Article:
Translate Haskell into English Manually, Part II

Write a program in Haskell that translates C type declarations into English.
Credits

I'd like to thank the readers of the haskell-cafe mailing list www.haskell.org/mailman/listinfo/haskell-cafe) for taking the time to read and critique my code. I received comments from Benjamin Franksen, Bill Wood, Brian Hulley, Bulat Ziganshin, Jean-Philippe Bernardy, Malcolm Wallace, Pete Chown, Scott Turner, Tomasz Zielonka and Udo Stenzel. I received extensive feedback from Daniel Fischer and Neil Mitchell. I'd also like to thank my friends for their technical reviews: Anuranjan Shukla, Brandon L. Golm (who turns my Engrish into English), Brennan Evans, Christopher Golden, Krishna Srinivasan and Sam Rushing. In particular, Jared Updike was a great source of help throughout the entire process.

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Good static typing does make a gidfference.

Curt Sampson's picture

As background: my first five years of full-time programming were Java, the next five years after that, Ruby, and over the last year or so I've moved to nearly-full-time Haskell.

Types in Haskell do often feel like a nuisance when you come from a Ruby background, especially when you're doing quick-and-dirty hacks where you're not so concerned about correctness because you're going to throw out the code after a few uses.

However, these days I just as often find the lack of types in Ruby to be more of a nuisance because I have to work fairly hard to keep silly bugs from creeping into my programs (oops, that was supposed to be an array of arrays, not an array) whereas in Haskell the type checker deals with all of this for me. In Haskell I find myself using far fewer unit tests and doing both small and large refactorings with more confidence. I also find I no longer need to use error checking code as I did on occasion in Ruby, where I'd look at a situation and say to myself, "if the wrong class of object gets out of here, it's going to appear half-way across the program and I'll spend ages debugging it."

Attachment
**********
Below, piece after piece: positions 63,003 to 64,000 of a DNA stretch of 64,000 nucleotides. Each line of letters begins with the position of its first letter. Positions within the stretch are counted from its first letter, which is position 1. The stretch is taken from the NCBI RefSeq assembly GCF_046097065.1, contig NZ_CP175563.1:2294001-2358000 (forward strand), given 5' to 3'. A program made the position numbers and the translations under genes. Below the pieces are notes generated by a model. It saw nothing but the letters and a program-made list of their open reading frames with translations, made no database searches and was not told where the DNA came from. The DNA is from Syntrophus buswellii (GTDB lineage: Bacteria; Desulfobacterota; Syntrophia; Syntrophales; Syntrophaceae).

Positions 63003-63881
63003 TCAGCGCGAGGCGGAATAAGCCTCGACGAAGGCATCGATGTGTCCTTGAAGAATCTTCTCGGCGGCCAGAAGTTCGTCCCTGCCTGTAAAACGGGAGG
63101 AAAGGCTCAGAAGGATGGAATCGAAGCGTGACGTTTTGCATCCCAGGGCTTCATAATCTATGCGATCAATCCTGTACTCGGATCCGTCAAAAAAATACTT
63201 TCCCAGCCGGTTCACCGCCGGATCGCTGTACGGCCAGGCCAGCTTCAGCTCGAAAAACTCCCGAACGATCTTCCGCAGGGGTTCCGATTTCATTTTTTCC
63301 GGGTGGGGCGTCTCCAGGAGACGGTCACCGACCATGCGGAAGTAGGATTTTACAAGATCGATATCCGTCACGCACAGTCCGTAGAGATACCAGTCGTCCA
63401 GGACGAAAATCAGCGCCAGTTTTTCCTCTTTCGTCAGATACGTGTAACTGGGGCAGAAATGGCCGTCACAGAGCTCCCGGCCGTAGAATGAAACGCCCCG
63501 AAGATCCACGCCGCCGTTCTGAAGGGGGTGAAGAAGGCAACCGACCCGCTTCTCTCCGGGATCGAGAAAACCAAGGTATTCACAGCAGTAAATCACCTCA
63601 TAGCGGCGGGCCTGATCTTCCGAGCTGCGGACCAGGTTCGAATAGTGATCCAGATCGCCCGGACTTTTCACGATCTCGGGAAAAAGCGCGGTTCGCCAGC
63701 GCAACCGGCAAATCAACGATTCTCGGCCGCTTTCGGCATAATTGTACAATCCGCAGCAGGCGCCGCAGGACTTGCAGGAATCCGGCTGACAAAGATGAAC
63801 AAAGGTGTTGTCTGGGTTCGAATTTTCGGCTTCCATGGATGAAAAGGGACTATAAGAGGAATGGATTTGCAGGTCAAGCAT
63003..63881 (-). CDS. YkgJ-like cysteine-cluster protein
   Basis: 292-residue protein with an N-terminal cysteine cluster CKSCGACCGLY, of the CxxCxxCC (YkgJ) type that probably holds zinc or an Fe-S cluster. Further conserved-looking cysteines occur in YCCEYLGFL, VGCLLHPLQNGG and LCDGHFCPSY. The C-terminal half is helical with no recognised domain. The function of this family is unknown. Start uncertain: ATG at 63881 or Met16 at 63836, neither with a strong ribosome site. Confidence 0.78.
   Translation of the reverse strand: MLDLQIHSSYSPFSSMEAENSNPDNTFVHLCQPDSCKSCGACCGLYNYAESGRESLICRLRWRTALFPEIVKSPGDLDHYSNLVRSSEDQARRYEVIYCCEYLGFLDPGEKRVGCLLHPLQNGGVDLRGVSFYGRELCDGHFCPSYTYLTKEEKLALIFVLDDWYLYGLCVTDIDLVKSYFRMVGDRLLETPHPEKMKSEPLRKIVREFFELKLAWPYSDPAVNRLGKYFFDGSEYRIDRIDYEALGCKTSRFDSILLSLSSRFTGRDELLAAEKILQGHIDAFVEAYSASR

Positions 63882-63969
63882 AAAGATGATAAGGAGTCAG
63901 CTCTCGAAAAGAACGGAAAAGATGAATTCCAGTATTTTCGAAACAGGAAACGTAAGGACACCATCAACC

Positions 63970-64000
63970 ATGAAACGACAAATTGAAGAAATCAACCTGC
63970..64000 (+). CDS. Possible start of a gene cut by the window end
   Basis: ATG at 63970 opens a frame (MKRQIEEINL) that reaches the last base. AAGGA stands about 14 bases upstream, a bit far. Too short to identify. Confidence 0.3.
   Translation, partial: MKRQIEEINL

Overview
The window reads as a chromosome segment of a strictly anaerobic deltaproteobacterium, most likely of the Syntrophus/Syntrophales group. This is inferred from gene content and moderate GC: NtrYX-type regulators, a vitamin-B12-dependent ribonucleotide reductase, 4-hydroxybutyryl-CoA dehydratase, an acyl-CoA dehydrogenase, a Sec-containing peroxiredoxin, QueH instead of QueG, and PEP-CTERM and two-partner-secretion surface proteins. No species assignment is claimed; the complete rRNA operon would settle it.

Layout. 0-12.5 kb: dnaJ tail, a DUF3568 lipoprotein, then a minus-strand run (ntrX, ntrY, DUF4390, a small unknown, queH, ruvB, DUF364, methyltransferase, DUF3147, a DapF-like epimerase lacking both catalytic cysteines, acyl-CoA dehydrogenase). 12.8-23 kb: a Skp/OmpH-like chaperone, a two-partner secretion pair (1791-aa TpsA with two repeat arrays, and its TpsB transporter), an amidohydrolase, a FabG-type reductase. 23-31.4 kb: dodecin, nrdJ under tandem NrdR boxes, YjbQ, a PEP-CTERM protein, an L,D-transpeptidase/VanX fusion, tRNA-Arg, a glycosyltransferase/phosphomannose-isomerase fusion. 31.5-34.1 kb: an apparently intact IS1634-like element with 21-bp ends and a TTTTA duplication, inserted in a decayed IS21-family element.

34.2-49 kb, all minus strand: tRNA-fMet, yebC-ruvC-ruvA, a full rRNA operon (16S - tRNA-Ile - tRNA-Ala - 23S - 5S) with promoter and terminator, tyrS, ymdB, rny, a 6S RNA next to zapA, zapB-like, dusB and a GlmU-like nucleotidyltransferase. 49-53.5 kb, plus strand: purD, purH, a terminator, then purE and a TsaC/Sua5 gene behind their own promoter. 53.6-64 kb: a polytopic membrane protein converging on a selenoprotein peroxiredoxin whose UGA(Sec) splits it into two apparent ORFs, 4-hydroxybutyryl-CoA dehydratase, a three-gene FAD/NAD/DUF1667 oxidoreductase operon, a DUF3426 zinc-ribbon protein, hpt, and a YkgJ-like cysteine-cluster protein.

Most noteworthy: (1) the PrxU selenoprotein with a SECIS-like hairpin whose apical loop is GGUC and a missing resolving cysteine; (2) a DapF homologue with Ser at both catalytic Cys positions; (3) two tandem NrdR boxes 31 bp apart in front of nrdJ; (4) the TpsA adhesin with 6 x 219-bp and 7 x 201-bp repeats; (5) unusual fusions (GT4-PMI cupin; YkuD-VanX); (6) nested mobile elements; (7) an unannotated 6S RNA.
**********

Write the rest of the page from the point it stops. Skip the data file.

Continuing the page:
Not to mention which, when you really start using monads and combinators, you'll find them extremely powerful.

cjs@cynic.net

it's unfair to blindly translate algorithms

Shannon -jj Behrens's picture

Brandon Moore has sent me an alternate version of the code that is both simple and yet still shorter than the C version. His findings suggest that an algorithm in C may not translate easily or naturally into Haskell; which, of course, is not surprising. I purposely made the Haskell program as close to the C program as possible to aid the reader in understanding it, but perhaps this was an unfair handicap to Haskell.

Alternate solution

Brandon Moore's picture

I wrote some alternate code which makes a simple parser monad, rather than the simple state monad used in the article. It's like a recursive descent parser, but with all the recursion wrapped up inside the monad. This doesn't quite handle quantifiers like const and static at the beginning of the declaration correctly, but the C and Haskell code are already both wrong in different ways, and the full syntax is really complicated so I don't care. I count 62 lines of code.

Many thanks for a very clear

Jim B's picture

Many thanks for a very clear tutorial. I'm some way from grokking monads but this should help...As you say, introductory articles on monads are usually a bit deep (The subtitle of the Programmers Guide to Monads, 'Don't Panic', sounds promising but 2 or 3 pages later sure enough I was panicking!) so congratulations on not mentioning Category Theory :-)

Your link to the syntax tour is broken. I suppose it's meant to be http://www.cs.uu.nl/~afie/haskell/tourofsyntax.html but that gives a 404 - another place is http://cs.anu.edu.au/Student/comp1100/haskell/tourofsyntax.html but I don't know if this is it's home.

thanks

Shannon -jj Behrens's picture

Thanks for your comment as well as mentioning the broken link.

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